It was not long before Lord Byron had other qualities to admire besides the captivations of manner and personal appearance in the handsome young Frenchman of which he had spoken. The "Journal" had been submitted for his perusal, and then came his opinion on that too. On the 5th of April, he wrote to Lord Blessington as follows:

"I return the Count's Journal, which is a very extraordinary production, and of a most melancholy truth in all that regards high life in England. I know, or knew personally, most of the personages and societies which he describes, and after reading his remarks, have the sensation fresh upon me as if I had seen them yesterday. I would, however, plead in behalf of some few exceptions, which I will mention by-and-by. The most singular thing is how he should penetrated, not the fact, but the mystery of the English ennui, at two-and-twenty. I was about the same age when I made the same discovery in almost entirely the same circles

* *


(for there is scarcely a person mentioned whom I did not see nightly or daily, and was acquainted, more or less intimately, with most of them)-but I never could have described it so well. Il faut etre Français, to effect this. Altogether your friend's journal is a very formidable production. I have read the whole with great attention. I showed it (I hope no breach of confidence) to a young Italian lady of high rank, très-instruite also, and she was delighted with it, and says that she has derived a better notion of English society from it than from all Madame de Staël's metaphysical disputations on the same subject, in her work on the Revolution. I beg that you will thank the Young Philosopher."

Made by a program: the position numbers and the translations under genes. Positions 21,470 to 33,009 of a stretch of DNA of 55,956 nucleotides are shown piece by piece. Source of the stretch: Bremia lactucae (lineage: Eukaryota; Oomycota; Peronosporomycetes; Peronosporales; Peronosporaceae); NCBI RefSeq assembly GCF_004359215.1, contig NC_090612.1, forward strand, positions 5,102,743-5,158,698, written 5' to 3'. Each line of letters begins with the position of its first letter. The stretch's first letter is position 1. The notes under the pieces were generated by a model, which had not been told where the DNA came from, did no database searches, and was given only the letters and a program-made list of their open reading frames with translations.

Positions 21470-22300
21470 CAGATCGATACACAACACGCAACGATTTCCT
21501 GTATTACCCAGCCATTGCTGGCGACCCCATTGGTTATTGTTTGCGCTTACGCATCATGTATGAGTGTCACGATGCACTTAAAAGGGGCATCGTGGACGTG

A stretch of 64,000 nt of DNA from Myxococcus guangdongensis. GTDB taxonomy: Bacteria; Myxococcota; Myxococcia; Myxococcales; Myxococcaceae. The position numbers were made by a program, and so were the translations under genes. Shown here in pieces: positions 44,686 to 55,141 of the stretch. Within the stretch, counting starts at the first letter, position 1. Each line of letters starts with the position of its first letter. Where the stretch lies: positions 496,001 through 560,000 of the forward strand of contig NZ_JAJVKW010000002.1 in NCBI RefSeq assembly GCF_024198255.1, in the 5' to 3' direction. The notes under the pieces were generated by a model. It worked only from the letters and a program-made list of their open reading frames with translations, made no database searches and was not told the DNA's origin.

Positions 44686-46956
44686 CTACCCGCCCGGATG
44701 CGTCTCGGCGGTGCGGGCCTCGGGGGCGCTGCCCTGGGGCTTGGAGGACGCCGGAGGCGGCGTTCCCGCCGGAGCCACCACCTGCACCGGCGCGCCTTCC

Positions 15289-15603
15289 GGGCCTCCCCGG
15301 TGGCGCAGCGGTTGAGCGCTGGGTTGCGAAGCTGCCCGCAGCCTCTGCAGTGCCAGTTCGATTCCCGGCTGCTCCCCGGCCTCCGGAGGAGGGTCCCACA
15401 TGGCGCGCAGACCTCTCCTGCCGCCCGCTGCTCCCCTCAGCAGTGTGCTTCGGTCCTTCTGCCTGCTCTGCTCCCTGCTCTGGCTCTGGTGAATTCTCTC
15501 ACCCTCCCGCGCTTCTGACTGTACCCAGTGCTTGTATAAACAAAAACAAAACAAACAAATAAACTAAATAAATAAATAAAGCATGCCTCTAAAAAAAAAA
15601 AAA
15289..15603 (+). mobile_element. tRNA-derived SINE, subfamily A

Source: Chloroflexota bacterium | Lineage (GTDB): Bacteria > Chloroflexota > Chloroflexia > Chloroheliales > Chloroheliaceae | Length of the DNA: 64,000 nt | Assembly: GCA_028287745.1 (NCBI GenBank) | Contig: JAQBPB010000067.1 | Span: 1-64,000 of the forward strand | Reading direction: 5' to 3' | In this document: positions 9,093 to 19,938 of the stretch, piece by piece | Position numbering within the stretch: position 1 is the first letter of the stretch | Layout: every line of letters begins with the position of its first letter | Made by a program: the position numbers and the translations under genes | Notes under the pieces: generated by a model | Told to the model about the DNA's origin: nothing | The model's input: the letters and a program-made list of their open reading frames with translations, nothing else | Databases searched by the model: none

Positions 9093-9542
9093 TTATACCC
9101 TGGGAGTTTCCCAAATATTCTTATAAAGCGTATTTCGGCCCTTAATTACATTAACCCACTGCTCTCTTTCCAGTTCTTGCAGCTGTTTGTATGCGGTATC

In another letter to Lord Blessington he further says of Count D'Orsay, "he seems to have all the qualities requisite to have figured in his brother-in-law's ancestor's memoirs ;" and speaking of him casually, calls him "the illustrious Chevalier, Count who, I hope, will continue the history of 'his own times!" "

To Count D'Orsay himself Lord Byron wrote in terms no less sincere than they were flattering:


66 April 22, 1823. "MY DEAR COUNT * -(if you will permit me to address you so familiarly),-You should be content with writing in your own language, like Grammont, and succeeding in London as nobody has succeeded since the days of Charles the Second and the Antonio Hamilton, without deviating into our barbarous language-which you understand, however, much better than it deserves. My approbation,' as you are pleased to term it, was very sincere, but perhaps not very impartial; for, though I love my country, I do not love my countrymen, at least such as they now are. And besides the seduction of talent and wit in your work, I fear that to me there was the attraction of vengeance. I have seen and felt much of what you describe so well. I have known the persons and the réunions so described (many of them, that is to say), and the portraits are so like that I cannot but admire the painter no less than his performance. But I am sorry for you; for if you are so well acquainted with life at your age, what will become of you when the illusion is still more dissipated. But never mind,-en avant,-live while you can, and that you may have the full enjoyment of the many advantages of youth, talent, and figure, which you possess, is the wish of an—Englishman—Í suppose, but it is no treason."